• A pleasurable journey: I must admit I’m not a great fan of walking-simulators and exploration games at all. Games with little to none action usually make me fall asleep – something common for those who review games at night. Surprisingly, Eastshade was a very pleasurable adventure: its story, although simple, takes you to interact with many NPCs and, before you notice it, you will be running errands from one city to another trying to help them. The gameplay is also pretty simple, with some interesting mechanics that will make you busy. For instance, to make your paintings, you will need a canvas, which can be bought in the market or built with enough materials you can find exploring the island. The same is true for tents, herbal teas and many other gameplay elements that, sooner or later, will be needed for you to advance in the story.
  • Inspiration vs economics: An interesting aspect of the gameplay is that you need inspiration for your paintings. To get inspiration, you must explore new the island to find areas with astonishing landscapes (in my opinion, wherever you look… but the developers tried to make things a little harder), finding storybooks and listening to musicians performing. But once you are low on cash to, let’s say, buy new canvas for your paintings, sometimes you will need to do some physical tasks like helping a farmer. And while it grants you some glowstones (the game currency), it reduces your inspiration. Try to balance your money necessity with your inspiration reserves not to be caught with your pants down when you need to capture a special moment and you are low on inspiration.
Is this a picture or a painting? Hard to say

Somewhere between

Not for everyone: Here’s something that won’t affect the overall score of the game. Eastshade is a great gaming experience, but only a small percentage of gamers will fully enjoy it. Exploration games aren’t a genre for every player, especially for those looking for action – since there’s none here. But those willing to try something new and different between their last shooter and favorite sports franchise won’t regret it. A game at a different pace that will give you the opportunity to admire the developer’s work in a way you have never experienced before.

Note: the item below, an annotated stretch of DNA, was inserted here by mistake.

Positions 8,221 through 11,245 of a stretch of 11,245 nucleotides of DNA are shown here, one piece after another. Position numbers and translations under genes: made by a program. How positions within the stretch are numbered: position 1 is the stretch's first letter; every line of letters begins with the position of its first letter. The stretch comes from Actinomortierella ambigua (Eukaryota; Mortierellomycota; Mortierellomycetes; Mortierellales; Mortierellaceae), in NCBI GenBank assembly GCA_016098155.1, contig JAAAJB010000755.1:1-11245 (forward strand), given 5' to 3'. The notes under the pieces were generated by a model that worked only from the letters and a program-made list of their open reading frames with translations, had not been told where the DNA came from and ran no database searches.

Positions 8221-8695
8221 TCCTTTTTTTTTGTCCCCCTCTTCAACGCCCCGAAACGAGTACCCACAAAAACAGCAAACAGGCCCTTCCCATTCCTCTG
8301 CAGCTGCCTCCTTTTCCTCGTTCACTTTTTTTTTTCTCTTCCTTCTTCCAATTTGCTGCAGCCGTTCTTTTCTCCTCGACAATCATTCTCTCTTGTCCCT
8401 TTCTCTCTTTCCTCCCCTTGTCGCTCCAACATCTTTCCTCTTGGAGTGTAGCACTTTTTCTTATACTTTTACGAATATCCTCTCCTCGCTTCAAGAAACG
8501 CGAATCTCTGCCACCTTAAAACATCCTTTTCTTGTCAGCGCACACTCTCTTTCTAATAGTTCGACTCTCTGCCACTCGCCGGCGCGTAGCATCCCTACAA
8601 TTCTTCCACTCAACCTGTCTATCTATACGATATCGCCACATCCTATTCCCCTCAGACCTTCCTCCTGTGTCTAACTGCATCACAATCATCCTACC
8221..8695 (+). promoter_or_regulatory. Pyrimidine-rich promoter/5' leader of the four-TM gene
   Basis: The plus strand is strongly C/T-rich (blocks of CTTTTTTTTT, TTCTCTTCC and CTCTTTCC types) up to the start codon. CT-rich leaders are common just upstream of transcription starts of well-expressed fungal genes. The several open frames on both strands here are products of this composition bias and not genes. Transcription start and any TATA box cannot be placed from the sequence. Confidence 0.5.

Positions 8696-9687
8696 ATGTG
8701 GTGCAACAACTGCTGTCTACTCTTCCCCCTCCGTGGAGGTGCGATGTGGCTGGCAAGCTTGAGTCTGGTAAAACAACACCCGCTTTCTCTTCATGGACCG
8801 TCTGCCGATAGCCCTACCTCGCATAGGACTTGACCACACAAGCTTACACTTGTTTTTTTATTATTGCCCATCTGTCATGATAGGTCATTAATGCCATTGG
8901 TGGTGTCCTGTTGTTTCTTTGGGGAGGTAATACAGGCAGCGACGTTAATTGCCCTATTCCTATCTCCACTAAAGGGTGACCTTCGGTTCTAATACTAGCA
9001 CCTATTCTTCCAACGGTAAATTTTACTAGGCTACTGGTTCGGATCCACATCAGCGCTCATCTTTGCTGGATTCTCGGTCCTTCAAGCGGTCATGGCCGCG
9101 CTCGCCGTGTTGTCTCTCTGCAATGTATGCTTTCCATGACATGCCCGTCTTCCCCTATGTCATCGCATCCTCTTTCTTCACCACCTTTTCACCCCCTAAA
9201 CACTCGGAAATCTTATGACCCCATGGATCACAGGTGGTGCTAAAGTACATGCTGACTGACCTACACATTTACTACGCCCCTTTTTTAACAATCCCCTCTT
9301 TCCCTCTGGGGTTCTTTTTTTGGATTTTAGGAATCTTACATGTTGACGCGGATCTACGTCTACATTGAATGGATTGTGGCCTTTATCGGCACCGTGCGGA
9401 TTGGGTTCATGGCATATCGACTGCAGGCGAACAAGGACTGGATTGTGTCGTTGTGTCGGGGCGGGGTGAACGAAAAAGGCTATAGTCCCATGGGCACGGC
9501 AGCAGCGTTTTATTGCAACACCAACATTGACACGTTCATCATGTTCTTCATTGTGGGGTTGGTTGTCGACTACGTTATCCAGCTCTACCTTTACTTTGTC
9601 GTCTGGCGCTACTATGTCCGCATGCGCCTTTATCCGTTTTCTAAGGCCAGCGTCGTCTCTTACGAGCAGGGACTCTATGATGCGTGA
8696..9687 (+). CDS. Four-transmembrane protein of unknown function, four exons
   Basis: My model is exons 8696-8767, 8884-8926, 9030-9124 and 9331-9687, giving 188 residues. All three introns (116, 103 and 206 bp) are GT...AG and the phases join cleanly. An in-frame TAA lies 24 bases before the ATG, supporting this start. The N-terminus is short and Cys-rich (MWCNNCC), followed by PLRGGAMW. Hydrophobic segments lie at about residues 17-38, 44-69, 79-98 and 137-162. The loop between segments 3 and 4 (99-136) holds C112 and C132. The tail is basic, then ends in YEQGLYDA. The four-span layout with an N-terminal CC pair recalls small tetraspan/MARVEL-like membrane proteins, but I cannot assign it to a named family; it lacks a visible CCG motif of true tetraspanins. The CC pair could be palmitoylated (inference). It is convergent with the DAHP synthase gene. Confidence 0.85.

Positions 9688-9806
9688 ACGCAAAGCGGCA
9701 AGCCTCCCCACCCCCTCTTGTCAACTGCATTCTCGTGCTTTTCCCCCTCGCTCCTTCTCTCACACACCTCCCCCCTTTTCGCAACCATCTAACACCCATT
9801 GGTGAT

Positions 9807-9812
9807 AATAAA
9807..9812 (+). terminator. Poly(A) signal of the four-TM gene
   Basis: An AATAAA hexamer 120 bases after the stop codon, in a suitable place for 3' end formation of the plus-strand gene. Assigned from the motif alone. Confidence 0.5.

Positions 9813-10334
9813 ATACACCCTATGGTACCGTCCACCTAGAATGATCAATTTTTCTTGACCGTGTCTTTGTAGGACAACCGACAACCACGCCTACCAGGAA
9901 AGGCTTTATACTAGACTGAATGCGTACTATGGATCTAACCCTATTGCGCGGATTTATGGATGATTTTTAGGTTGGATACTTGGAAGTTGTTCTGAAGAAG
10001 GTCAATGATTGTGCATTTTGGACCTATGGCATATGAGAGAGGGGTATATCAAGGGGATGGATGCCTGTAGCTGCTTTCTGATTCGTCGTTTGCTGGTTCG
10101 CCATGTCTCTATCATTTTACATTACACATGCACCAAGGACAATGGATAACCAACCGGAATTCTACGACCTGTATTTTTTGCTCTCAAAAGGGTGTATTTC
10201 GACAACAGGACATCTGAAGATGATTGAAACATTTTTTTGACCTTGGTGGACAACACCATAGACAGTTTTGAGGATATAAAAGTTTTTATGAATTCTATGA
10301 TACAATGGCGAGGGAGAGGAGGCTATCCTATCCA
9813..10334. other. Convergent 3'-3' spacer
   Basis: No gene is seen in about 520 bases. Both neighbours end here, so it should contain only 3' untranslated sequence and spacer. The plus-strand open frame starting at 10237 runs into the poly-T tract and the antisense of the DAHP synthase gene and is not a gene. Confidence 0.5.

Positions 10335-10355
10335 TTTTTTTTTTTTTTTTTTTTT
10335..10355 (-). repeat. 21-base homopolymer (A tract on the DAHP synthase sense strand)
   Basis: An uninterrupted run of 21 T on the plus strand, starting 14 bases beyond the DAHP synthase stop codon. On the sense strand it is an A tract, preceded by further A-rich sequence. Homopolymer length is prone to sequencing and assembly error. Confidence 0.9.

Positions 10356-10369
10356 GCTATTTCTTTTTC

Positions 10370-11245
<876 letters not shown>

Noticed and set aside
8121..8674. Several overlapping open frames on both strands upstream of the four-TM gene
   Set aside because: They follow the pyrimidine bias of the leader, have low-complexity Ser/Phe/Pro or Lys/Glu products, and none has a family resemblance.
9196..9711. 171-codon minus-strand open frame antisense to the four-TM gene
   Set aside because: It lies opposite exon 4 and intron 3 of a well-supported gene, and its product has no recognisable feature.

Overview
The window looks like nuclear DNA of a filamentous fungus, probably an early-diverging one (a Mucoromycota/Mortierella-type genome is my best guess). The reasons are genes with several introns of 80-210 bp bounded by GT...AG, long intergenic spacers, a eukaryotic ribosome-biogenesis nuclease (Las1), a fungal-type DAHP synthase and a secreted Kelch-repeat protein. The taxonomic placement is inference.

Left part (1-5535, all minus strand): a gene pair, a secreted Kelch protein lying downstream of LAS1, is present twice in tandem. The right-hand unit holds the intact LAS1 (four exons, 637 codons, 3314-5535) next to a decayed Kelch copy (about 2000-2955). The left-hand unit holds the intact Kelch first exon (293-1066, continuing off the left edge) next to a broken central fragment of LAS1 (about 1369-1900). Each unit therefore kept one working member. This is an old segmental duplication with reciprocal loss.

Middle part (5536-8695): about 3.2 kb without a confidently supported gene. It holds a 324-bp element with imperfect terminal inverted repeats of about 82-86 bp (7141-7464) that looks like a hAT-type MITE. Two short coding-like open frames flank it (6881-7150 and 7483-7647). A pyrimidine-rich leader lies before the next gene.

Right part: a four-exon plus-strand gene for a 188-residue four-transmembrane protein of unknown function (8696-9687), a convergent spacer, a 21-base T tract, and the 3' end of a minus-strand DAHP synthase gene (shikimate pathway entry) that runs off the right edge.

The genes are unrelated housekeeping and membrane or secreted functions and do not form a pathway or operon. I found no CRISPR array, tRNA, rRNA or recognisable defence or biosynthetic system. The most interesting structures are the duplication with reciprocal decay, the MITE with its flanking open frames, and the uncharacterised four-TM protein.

The city of Nara… during an eclipse

What we disliked

Are they ventriloquist? At first, it looked like a small glitch to me. But soon I realized that, when speaking, the characters don’t see to be moving their mouths – at least not in a natural way. And if you aren’t very close to them when you start a conversation, their mouths won’t move at all. Nothing game-breaking, but it lessened the immersion of the game.



If you’re some of those boring grown-ups who say videogames can’t be considered art, here’s Eastshade Studios to change your mind: this American studio developed a game who will, once and for all, end this discussion proving that YES, WE CA… (sorry, wrong motto) games truly are a form of art. Of art and entertainment. Congrats for what you achieved here, guys. Something truly amazing that shall be appreciated by everyone who considers yourself as a gamer. A different experience that can be enjoyed by players of all ages